What can go wrong and how the P2P Maturity Model Can Help
By Diana Kreklow
Quest for Partnership
Once upon a time, a mid-tier ISV with a cloud-based retail solution set out on a quest to meet the Systems Integrator its dreams—a suitor with the size, strength, and positioning that would prove to be the perfect match for the journey of growth ahead.
Alas, as the sun sets and the story fades to credits, there are no scenes of customers furiously signing purchase orders. Instead, this is a cautionary tale about the pitfalls that arise in the pursuit of Partner-to-Partner (P2P) business models and practical ways to overcome the challenges inherent in these.
A Promising Journey Begins
We join the medium-sized security software company just as it has gotten board approval to spend close to half of a million dollars to expand the business. Expansion was to start by forming an in depth alliance with a particularly strong and attractive Systems Integrator.
The business development teams from each company set to work charting out the effort needed to ready themselves for the joint pursuit of new opportunities. They identified their gaps, built marketing assets, mapped out processes, created bills of materials, and even set up a partner portal in preparation for capturing the big deals.
Trouble Lying in Wait
On the surface, everything appeared to be ideal. Using the language of the P2P Maturity Model, the relationship was moving from “basic” toward “dynamic”. Lying in wait however, was a threat about to rear its ugly head and thrust a dagger into the heart of this perfect match.
The conflict in our tale arose from something that is core to the way ISV’s would typically prioritize their business—that is, doing what they believe is best for their customer first, taking into consideration what is best for the partnership’s customer second. This predisposition surfaced and started to shake the foundation of the partnership as the discussion turned to sales and the delivery of Support and Professional Services. Who would be compensated for these engagements and how? Being the savvy warriors that they were, the sales team did not believe in fairy tales where money would magically appear.
Moreover, without a clear view to how compensation was to be handled, there was no willingness on the part of the organizations to invest in joint readiness training or cross-certification. Each partner stuck to their existing models, building readiness only around their unique portions of the solution and engaging directly with the customer as they always had rather than presenting a unified, partnership-based offering that may have led to new and exciting business opportunities.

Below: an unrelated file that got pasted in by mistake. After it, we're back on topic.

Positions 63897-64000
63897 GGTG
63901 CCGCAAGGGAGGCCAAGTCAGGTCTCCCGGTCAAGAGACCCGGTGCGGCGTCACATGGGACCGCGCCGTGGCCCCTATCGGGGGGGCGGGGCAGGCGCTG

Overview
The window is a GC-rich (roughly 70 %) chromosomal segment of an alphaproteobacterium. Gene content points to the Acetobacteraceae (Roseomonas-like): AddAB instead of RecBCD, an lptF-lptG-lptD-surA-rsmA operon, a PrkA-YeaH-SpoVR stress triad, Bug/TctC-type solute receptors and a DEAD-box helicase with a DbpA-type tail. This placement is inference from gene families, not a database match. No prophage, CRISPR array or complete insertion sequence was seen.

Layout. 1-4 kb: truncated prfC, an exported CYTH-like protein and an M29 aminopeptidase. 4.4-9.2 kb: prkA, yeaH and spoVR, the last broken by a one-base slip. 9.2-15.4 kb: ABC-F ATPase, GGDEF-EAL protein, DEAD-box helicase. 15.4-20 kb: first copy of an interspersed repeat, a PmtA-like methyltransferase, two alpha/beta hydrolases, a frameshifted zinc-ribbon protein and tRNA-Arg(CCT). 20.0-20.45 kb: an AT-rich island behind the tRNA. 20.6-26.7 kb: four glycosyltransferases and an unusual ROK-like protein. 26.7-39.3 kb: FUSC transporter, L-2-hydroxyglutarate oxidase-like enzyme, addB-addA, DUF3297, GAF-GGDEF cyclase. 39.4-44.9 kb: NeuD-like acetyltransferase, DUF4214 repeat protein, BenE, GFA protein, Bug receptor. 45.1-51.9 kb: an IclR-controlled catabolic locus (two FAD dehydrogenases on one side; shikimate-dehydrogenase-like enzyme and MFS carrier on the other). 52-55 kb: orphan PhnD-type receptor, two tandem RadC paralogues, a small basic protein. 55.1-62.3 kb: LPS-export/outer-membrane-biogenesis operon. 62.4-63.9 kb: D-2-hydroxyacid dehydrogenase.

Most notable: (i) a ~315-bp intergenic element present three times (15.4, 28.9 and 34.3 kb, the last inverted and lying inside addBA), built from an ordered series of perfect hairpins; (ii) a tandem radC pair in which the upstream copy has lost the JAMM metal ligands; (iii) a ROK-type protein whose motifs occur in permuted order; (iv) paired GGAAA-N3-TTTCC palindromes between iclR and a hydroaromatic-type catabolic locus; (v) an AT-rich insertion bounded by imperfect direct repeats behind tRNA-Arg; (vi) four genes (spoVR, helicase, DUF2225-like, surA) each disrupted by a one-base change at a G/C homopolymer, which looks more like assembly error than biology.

And so it was that our story concluded six months later with the business development teams parting ways in separate directions “to pursue other interests”.
The Moral of the Story
So what can we learn from this cautionary tale of P2P Partnership? Pointing to the positive, this story shows us that:
- Obtaining senior level and board buy-in to form a new P2P relationship and channel model is the right place to start;
- Joint investment in resources, planning, and building easy-to-understand assets are necessary to establish the underlying infrastructure of the partnership.
However we also learned that in forming P2P relations we need to beware:
- When partners leverage the P2P Maturity Model to get started they need to use the framework to dig into identifying what could derail the plan from otherwise flawless execution. It is essential that partners uncover threats to adopting the new model from multiple points of view, explicitly focusing on trust: where does it need to be developed and how can partners make sure it takes hold for long term success?
- Once a partnership is struck, it will fail without end-to-end, comprehensive partner management, commitment, and resources over the long haul.
- Never discount the power of well thought out compensation and reward systems to accelerate a return on the partnership investment. Successful partnerships have committed resources who are measured on joint execution.
The quest for a successful partnership starts with leadership buy-in and commitment to investing in the requisite infrastructure. Beyond that, success will be realized through tenacity and consistent, cross-organizational communication. Register for the P2P Maturity Model Training and equip your company with the tools, templates, and play-by-play steps it needs to write a partnership story with a happy ending.
Diana Kreklow of The Kreklow Group has 20 + years’ experience working in high technology industry. She has experience working collaboratively with ISV’s and Systems Integrators developing partner and channel programs that deliver results.